Whether you live in a countryside haven or the heart of a bustling city, the chances are that you want your outdoor space to feel like an oasis of escape, even if just for a few minutes each day. Obviously, planting the right things and creating outdoor seating areas to enjoy is part and parcel of this in many cases, but as countless homeowners are realising, there’s also a far easier way to get the peaceful garden of your dreams, and it all rests on the transformative joy of birds.
From beautiful bird songs to pollination benefits and even the opportunity to rid yourself of pests, birds are just one of those creatures that are lovely to have around, both to watch and to enjoy from a distance. What’s more, unlike attempting to attract some rare species of butterfly, getting birds into your garden couldn’t be easier, as we’re going to prove with five fantastic tips to get you started.
1. Provide a food source
There’s no easier way to get birds into your garden than providing a food source, especially during winter and early spring when food elsewhere can be scarce. Birdseed feeders are perhaps the best option for this, especially when placed in prime positions where birds can easily perch, shelter, and importantly, feel safe. Blue tits, great tits, and chaffinches are just some of the species that will surely make themselves at home when feeders are in full supply. Equally, you may prefer to attract robins or long-tailed tits with suet balls, or even blackbirds and starlings with occasional offerings of mealworms that can easily be purchased dried from most local pet stores. Even if birds aren’t forthcoming at first, keeping food sources like these topped up and regularly cleaned should soon see some exciting visitors coming your way. And, once they know that food is there, you can bet they’ll never be too far away!
2. Keep water on tap
While most of us know the benefits of feeding birds, surprisingly few of us consider providing them with water sources as well, assuming that there are already plenty of natural sources for them to take advantage of. This is, of course, true, but with natural water sources often unappealingly dirty and even unavailable when they freeze during cold weather, most birds can’t resist a clean place from which to drink and bathe. During colder weather, even just a regularly topped dish of fresh water will be a welcome addition that brings birds flocking. In the long term, however, you may find that a water bath is the best possible way to not only bring birds into your garden but to also admire them as they prance and wash in plain view.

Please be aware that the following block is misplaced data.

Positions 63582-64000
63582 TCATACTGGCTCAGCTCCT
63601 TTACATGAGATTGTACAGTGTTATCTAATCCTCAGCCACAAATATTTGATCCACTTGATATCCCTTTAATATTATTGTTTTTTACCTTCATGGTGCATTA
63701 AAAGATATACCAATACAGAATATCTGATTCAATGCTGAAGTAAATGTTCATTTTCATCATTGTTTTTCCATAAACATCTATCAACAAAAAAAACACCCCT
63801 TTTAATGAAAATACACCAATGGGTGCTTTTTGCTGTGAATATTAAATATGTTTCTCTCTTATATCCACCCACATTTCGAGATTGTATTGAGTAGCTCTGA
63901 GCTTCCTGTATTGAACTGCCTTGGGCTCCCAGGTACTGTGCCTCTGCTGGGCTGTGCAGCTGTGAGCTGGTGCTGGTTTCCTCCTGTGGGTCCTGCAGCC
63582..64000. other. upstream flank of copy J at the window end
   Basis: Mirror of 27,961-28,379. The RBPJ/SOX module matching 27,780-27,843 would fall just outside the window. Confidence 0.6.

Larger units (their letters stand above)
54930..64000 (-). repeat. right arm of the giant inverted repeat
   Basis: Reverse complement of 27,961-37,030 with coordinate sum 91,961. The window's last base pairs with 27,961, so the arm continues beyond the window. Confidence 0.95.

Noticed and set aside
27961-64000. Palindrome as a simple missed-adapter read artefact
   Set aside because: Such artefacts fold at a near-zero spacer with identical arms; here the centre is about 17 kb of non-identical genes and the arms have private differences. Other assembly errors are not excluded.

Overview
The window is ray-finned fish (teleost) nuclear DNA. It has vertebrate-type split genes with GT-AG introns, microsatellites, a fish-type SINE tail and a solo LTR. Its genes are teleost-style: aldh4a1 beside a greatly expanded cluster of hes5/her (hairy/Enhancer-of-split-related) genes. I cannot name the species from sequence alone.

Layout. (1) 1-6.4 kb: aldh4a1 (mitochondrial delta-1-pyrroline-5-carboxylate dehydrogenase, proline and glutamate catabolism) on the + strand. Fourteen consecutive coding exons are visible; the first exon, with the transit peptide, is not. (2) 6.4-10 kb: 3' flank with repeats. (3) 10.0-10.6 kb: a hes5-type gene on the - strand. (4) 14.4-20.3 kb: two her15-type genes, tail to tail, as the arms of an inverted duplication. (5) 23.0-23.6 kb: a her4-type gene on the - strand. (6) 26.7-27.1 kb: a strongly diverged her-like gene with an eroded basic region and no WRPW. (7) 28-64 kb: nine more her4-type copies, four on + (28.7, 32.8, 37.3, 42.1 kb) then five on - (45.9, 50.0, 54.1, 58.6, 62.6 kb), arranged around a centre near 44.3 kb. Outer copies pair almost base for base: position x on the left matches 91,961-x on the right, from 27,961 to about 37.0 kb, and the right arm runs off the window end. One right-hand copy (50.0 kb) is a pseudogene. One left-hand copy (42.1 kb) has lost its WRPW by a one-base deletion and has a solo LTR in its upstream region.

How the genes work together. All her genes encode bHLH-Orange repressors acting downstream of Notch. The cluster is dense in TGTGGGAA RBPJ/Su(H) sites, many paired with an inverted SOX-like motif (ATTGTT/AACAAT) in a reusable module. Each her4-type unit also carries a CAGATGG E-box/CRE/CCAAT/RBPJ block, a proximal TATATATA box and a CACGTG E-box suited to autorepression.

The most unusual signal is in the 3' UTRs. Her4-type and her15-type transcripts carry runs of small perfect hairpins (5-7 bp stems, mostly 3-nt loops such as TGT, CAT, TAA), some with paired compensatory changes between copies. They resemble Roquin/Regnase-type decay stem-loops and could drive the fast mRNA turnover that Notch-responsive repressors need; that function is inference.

3. Encourage nesting
While food and water will undeniably bring birds into your garden pretty fast, encouraging nesting is also invaluable, either through the installation of bird boxes and sparrow terraces or even just by making sure that there’s plenty of nesting materials up for grabs (e.g. piles of sticks on the lawn, leaving out dog hair after brushing, etc.). Nesting boxes in sheltered areas and out of direct sunlight are certainly best for ensuring that birds come back to your garden year after year and that you can enjoy the close-up wonders of baby birds as they eventually learn to fly. Simply make sure to securely attach boxes, and clean them out at the end of each nesting season to remove parasites, and also make sure that they’re ready and always appealing to the next generation.
4. Planting bird-friendly plants
While it might not seem an obvious go-to for attracting birds into your garden, thinking hard about what you’re planting in the space can also make a huge difference. Specifically following on from nesting behaviours, hedges like beech, hornbeam, and holly can all provide a great home for species including linnets, thrushes, and yellowhammers, not least because their berries ensure a fantastic continuous food source! Along those same lines, berry-rich trees like rowan and hawthorn can also be great for getting those birds singing, and sticking around. Equally, seedy plants including sunflower and honeysuckle can be great for this purpose, providing food sources that are almost as likely as your bird feeders to increases your bird population exponentially at certain times of the year.
5. Keep it safe
Finally, you’re going to want to keep your garden safe if you hope to attract birds and keep them around for good. After all, even if they risk swooping down for a quick feed, birds are unlikely to return if they see major dangers when they do, such as a prowling cat, an overexcited dog, or even an eager fox. If you have pets at home, then ensuring a safe, bird-friendly space regardless may mean segmenting your garden space so that there are areas in which your pet can’t venture, or simply planning the positioning of things like bird feeders and nest boxes carefully so that there’s no way pets can find a way up to terrorise your visitors. Even if you don't have pets, it’s important to remember that cats, foxes etc. have ways of getting in, especially with the incentive of increasing bird populations to keep them riled up. Avoid this from becoming an issue by again carefully positioning any bird-based additions, but also making sure that your boundaries are as secure as possible to at least minimise this risk, and show the birds that your garden is worth safely spending time in.
The presence of birds truly has the power to transform any outdoor space, and encouraging a healthy population could even see your garden looking better than it ever has done before. What’s more, attracting birds to your garden needn’t be rocket science. In fact, by taking just a little time out to perfect focuses like those mentioned here, you should soon find that you’re able to enjoy birdsong every single day in no time.